I spent a fascinating hour yesterday afternoon interviewing Daniil Trifonov - it's a cover feature for PIANIST magazine and will be out in a few months' time. Backstage at the Barbican before his concert with the LSO, I had, in close up, the same impression that occurred when listening to him at the Southbank a little over a year ago: there's something in this 23-year-old Russian that seems lit from within. He talks about (among other things) total focus, composing - he is about to premiere his own half-hour piano concerto in Cleveland - and cause and effect, quasi-storytelling, in music. Watch this space for an alert to the feature as soon as it's out.
But all this, nonetheless, still wasn't half as astonishing as what he told us through Chopin's Second Piano Concerto in the concert. He makes it imperative that you listen to every note: each becomes as essential a part of the whole as every word is in, for instance, a Chekhov play. When phrases are repeated - e.g., that wonderful bouncy mazurka-like episode in the last movement - he never plays them the same way twice. The spiderweb delicacy of the second movement arabesques stopped the heart with their beauty, but there's power aplenty when he needs it - one senses no limits to this range - and his tone is an Aladdin's cave of glowing, kaleidoscopic colour. He sounds like nobody else; yet leaves you wondering why not everyone else plays like this. At the end the lady next to me turned round and remarked, "Maybe there really is a God."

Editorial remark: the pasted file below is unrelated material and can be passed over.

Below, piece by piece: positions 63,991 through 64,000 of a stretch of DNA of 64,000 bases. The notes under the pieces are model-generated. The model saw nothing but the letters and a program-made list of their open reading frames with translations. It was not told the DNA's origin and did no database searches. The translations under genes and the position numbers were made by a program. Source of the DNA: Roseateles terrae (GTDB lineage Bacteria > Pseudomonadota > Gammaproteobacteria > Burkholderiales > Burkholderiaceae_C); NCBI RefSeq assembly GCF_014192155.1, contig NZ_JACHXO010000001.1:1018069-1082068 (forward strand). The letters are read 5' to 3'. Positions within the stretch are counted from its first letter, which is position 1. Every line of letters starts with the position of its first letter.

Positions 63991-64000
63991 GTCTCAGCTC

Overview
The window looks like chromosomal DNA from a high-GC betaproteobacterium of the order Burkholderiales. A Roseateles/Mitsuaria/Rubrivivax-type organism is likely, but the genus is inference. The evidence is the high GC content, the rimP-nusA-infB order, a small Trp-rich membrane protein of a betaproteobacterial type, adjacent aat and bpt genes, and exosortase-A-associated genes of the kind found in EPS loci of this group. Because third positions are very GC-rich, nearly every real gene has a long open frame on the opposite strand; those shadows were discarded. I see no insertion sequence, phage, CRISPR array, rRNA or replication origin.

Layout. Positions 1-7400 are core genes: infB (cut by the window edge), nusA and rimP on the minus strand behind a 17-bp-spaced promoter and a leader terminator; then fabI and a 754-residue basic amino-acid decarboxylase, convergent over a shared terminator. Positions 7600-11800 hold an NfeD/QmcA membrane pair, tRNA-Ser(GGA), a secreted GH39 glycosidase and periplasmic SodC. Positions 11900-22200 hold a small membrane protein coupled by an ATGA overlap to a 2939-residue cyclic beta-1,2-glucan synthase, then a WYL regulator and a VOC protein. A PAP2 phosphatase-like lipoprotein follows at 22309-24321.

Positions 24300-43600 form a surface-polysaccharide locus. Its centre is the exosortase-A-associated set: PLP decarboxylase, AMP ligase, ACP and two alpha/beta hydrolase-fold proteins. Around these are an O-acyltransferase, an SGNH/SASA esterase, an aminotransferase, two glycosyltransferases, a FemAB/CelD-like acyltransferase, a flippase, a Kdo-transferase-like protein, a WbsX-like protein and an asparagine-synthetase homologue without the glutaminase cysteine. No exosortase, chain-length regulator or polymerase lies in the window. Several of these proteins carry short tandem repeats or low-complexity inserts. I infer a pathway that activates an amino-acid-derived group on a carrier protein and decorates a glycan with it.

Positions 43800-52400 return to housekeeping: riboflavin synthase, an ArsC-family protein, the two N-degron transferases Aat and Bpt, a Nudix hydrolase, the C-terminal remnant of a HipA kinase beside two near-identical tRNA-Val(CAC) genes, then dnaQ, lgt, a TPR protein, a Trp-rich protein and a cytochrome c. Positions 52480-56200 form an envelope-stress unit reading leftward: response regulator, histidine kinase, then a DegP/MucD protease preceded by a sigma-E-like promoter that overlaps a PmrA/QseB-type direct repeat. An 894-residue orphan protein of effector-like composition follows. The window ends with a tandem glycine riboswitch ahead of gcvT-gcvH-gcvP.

He'll give his first Royal Festival Hall recital on 30 September and the programme will feature Bach - exactly which Bach he hasn't yet decided - followed by Beethoven's Sonata Op.111 and the small matter of the 12 Liszt Transcendental Etudes in the second half. Book here.
In the meantime, here is a fascinating interview with him that pitched up on Youtube - it's from Zsolt Bognár's series Living the Classical Life. Stand by for...why it's a good idea to practise underwater.